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Genital sores - female


Sores or lesions on the female genitalia or in the vagina may have a number of possible causes.

Alternative Names

Sores on the female genitals


Genital sores may be painful, itchy, produce a discharge, or cause no symptoms at all.

Because genital lesions or sores can have a negative affect on a person's self-image, many people do not seek proper medical care. All genital sores should be evaluated by a medical professional.

Itching, painful urination, or painful sexual intercourse often occur with genital lesions.


Sores or lesions on the female genitals are often caused by sexually transmitted infections (STIs). STIs that can cause these sores include:

Precancerous changes of the vulva (vulvar dysplasia) may appear as white, red, or brown patches on the vulva, and may cause itching. The vulva can also develop skin cancers such as melanoma and basal cell and squamous cell carcinomas.

Nonsexually transmitted diseases may also produce sores on the genitals. In young girls (before puberty), common causes of genital sores include:

Less common causes include:

Home Care

Avoid treating yourself before seeing a doctor. It can mask the symptoms and make it more difficult to diagnose the cause of the sore.

A sitz bath may help relieve itching and crusting. Moist lesions can be dried using a heat lamp.

If the sores are caused by a sexually transmitted infection, notify your sexual partner so that he or she can be treated. Stop all sexual activity until the sores are no longer infectious.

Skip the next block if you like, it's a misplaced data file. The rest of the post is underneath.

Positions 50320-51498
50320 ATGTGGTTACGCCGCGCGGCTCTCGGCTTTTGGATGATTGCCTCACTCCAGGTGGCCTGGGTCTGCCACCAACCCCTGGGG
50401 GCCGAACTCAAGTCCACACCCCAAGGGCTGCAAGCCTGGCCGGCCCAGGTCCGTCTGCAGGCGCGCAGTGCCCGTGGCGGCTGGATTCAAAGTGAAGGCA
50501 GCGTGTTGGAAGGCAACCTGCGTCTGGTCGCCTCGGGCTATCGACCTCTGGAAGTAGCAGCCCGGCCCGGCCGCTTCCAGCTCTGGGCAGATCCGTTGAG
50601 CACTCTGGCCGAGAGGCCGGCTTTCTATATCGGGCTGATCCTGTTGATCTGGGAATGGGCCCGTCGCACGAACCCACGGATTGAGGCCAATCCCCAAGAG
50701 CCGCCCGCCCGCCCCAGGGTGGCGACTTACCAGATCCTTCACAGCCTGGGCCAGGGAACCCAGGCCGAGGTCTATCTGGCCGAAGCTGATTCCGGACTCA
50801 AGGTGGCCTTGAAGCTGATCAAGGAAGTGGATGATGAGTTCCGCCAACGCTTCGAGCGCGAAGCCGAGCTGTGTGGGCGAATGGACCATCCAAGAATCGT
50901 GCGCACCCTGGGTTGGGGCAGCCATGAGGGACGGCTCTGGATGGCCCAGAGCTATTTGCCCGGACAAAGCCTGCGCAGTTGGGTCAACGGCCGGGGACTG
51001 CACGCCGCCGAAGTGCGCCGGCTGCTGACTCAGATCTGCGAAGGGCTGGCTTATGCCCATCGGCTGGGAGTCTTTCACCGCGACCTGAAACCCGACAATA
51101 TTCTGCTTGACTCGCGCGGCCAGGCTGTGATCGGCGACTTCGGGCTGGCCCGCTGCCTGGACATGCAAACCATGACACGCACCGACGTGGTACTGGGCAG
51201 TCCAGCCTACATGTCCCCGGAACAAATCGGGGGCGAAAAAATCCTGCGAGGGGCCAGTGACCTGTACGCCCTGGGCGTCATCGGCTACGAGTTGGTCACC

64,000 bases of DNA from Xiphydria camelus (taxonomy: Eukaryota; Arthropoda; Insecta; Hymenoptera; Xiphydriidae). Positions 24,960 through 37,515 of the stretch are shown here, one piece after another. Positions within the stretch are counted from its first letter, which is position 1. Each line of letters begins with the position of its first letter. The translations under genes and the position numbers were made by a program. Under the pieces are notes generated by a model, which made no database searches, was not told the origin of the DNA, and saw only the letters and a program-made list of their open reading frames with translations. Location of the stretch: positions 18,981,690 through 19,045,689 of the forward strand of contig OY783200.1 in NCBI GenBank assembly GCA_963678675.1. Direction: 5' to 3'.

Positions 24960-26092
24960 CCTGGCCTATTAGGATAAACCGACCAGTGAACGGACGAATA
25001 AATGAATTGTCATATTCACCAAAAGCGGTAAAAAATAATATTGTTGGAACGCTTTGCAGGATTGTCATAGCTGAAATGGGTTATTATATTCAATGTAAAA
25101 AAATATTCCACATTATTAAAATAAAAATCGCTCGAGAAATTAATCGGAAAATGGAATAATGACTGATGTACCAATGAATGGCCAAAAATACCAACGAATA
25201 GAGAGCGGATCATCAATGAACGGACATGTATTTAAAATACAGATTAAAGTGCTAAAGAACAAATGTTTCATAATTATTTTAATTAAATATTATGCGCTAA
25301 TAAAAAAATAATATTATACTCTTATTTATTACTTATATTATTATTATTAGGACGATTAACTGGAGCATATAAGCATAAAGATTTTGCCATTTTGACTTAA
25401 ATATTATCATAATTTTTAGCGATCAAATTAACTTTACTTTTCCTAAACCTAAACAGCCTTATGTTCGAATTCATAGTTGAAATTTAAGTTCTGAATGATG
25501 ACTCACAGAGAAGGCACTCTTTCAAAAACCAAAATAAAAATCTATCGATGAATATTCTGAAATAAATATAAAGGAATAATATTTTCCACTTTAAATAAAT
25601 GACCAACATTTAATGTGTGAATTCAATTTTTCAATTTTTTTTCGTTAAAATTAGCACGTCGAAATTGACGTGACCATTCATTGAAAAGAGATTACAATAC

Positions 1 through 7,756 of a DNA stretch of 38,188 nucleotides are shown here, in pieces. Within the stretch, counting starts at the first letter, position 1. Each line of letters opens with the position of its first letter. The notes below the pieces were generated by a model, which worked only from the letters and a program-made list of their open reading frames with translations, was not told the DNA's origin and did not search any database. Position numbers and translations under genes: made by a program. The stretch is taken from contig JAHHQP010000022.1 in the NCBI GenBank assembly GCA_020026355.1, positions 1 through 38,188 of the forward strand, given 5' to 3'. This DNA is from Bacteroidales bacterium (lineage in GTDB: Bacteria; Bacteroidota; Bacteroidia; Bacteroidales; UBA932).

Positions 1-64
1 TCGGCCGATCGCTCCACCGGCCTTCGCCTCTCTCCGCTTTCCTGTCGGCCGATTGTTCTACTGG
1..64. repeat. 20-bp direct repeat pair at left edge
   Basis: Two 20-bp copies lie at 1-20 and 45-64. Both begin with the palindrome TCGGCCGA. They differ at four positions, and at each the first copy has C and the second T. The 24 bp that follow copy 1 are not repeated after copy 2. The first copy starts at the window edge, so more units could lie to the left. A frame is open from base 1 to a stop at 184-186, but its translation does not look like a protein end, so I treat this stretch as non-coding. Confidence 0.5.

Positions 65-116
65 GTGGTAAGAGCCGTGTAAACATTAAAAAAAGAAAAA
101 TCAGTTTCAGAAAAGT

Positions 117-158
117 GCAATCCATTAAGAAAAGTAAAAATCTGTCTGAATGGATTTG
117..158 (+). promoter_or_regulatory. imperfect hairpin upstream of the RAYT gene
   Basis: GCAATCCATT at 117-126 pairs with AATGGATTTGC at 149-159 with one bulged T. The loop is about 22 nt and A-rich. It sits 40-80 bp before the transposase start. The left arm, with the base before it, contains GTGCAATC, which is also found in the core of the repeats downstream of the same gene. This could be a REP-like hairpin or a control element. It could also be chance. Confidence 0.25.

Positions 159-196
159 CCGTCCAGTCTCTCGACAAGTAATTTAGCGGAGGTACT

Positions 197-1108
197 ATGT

When to Contact a Medical Professional

Call your doctor if you:

  • Find any unexplained genital lesion
  • Have a change in a genital lesion
  • Have persistent genital itching that does not go away with home care
  • Think you might have a sexually transmitted infection
  • Also have pelvic pain, fever, vaginal bleeding, or other new symptoms

What to Expect at Your Office Visit

Your doctor will perform a physical examination and ask medical questions to identify:

  • Type of lesion
    • What color is the lesion?
    • How big is it?
    • Is it painful?
    • Does it itch?
    • Is it scaly?
    • Does the border look distinct (sharp) or blurry?
  • Time pattern
    • When did you first notice the lesion?
    • Have you ever had a similar lesion in the past?
  • Distribution
    • Has the lesion grown larger?
    • Is there an increasing number of lesions?
    • How many lesions are there?
    • Where on the genitals is the lesion located?
  • Other

The physical examination will usually include a pelvic examination.

The following tests may be done:

Treatment may include medications that are applied to the skin or that are taken by mouth. The type of medication depends on the cause, but may include corticosteroids, antiviral drugs, antibiotics, or drugs to control itching.


Frumovitz M, Bodurka DC. Neoplastic diseases of the vulva: lichen sclerosus, intraepithelial neoplasia, Paget's disease, carcinoma. In: Katz VL, Lentz GM, Lobo RA, Gershenson DM. Comprehensive Gynecology. 5th ed. Philadelphia, Pa: Mosby Elsevier; 2007:chap. 30.

Eckert L, Lentz GM. Infections of the lower genital tract: vulva, vagina, cervix, toxic shock syndrome, HIV infections. In: Katz VL, Lentz GM, Lobo RA, Gershenson DM. Comprehensive Gynecology. 5th ed. Philadelphia, Pa: Mosby Elsevier; 2007:chap. 22.

Review Date: 12/14/2009
Reviewed By: Daniel N. Sacks, MD, FACOG, Obstetrics & Gynecology in Private Practice, West Palm Beach, FL. Review provided by VeriMed Healthcare Network. Also reviewed by Linda Vorvick, MD, Medical Director, MEDEX Northwest Division of Physician Assistant Studies, University of Washington School of Medicine; and David Zieve, MD, MHA, Medical Director, A.D.A.M., Inc.
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